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SRA and SDT's dispute over disciplinary powers

Contradictions abound in the regulator's use of section 43 orders and its powers to impose fines and rebukes on solicitors' employees, writes Susanna Heley

13 April 2016

The Solicitors Regulation Authority (SRA) has made relatively sparing use of its powers to impose financial penalties and rebukes on solicitors' employees since those powers were introduced by the Legal Services Act 2007.

Until quite recently, the SRA continued to focus almost exclusively on its pre-existing powers to make orders under section 43 of the Solicitors Act 1974. A section 43 order is, essentially, a prohibition on the profession from employing a named individual without the consent of the SRA. That was, traditionally, the only way in which the SRA could regulate the conduct of unadmitted persons.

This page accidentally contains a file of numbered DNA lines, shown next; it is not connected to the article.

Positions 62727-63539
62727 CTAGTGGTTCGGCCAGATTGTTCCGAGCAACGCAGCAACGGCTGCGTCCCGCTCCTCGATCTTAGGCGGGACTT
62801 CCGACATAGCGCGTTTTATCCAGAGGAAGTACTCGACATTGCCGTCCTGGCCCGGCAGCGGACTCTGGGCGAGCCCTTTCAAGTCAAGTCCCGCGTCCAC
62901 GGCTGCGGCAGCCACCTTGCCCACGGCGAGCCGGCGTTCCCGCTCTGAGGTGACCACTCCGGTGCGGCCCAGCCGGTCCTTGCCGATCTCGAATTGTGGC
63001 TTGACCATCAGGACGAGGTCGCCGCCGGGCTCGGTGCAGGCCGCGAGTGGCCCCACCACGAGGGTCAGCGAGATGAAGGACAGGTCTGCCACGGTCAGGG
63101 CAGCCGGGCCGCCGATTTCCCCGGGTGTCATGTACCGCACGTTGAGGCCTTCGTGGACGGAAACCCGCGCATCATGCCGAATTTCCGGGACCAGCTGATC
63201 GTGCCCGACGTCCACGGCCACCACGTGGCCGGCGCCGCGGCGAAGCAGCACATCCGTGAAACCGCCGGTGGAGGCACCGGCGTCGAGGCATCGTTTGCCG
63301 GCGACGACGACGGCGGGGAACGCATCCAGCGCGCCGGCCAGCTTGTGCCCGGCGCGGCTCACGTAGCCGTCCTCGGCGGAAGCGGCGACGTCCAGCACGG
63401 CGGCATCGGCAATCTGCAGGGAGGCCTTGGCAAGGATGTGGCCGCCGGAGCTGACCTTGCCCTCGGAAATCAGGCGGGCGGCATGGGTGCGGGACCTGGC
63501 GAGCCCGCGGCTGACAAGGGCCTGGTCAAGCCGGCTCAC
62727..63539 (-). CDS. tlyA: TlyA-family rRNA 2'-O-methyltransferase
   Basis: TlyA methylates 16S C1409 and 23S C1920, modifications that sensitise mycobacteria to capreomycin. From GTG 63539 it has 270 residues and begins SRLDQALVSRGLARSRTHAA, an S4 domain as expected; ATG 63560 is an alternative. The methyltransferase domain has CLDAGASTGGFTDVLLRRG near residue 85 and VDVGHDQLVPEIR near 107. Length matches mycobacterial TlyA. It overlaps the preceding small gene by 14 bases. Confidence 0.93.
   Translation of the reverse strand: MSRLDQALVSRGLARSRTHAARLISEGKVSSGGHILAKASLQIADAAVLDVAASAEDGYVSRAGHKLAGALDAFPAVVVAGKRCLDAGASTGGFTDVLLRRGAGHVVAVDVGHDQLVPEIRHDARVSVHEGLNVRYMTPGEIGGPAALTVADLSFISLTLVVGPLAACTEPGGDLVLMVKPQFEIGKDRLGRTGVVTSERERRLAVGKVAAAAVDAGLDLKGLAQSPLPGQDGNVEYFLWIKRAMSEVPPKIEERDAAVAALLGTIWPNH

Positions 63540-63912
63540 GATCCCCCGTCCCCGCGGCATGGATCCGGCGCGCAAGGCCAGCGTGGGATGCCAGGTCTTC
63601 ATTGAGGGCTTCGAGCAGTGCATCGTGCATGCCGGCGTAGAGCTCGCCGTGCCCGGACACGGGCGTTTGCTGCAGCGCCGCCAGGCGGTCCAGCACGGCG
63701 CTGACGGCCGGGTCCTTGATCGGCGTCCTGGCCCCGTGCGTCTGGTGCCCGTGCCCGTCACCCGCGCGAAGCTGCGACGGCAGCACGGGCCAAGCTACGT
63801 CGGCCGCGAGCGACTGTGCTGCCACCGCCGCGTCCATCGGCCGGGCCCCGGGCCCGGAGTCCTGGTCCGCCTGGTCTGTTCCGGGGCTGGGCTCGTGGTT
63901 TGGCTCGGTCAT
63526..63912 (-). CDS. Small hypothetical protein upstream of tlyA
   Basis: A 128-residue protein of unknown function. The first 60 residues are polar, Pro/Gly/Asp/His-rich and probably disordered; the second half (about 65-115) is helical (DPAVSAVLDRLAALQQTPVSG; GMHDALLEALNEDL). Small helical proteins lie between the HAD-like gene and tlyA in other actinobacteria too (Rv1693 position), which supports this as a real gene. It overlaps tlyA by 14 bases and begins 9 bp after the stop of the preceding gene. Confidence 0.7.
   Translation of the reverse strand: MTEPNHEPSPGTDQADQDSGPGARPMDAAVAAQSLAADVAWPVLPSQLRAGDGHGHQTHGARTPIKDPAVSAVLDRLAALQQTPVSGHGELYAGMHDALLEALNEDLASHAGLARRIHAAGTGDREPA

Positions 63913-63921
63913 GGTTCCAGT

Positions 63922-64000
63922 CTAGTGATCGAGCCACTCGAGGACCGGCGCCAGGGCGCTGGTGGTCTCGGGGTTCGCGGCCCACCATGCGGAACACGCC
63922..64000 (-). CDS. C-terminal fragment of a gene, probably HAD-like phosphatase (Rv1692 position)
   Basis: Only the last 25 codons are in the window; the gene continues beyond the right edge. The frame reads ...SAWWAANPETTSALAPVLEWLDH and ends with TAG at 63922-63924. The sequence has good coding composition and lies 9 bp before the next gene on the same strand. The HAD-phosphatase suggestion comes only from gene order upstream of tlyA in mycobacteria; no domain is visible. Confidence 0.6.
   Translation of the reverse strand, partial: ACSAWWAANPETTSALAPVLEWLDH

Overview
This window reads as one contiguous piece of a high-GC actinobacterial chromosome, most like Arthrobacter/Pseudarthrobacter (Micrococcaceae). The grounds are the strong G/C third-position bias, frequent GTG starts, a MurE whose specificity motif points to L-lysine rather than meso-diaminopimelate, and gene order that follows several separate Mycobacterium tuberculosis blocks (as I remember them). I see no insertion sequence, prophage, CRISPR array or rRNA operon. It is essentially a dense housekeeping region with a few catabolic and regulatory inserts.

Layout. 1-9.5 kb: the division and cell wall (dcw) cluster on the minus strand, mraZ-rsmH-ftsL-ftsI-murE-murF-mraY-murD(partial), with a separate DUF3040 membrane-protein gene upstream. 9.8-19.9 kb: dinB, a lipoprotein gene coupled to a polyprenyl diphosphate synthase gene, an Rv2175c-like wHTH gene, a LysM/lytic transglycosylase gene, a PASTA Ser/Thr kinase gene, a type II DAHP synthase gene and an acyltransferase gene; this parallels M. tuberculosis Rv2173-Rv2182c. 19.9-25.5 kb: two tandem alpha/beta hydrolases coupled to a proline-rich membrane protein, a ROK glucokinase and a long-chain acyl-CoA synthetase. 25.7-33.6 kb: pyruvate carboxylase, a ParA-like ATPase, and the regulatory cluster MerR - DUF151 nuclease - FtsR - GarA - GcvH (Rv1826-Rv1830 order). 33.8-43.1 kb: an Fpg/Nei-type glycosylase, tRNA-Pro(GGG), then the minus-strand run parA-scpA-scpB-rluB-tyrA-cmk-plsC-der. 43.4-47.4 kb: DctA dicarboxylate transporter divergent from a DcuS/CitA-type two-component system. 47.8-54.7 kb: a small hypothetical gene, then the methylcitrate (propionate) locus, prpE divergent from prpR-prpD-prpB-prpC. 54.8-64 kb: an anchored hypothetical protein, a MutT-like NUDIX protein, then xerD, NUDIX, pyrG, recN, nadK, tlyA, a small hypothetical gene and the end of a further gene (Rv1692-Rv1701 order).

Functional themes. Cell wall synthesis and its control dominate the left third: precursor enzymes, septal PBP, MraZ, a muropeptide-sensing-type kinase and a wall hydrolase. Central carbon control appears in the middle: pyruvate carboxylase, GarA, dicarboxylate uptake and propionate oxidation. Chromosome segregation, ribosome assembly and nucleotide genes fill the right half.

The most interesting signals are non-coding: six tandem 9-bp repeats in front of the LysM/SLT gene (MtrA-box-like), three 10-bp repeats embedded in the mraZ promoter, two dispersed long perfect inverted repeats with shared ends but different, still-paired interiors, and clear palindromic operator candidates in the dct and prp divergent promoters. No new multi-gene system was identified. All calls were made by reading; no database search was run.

There have been occasions of late when the SRA has elected to use both its power to make a section 43 order and its (relatively) new powers to impose fines and disciplinary sanctions pursuant to section 44D of the Act. In relation to each type of decision, appeals lie to the Solicitors ...

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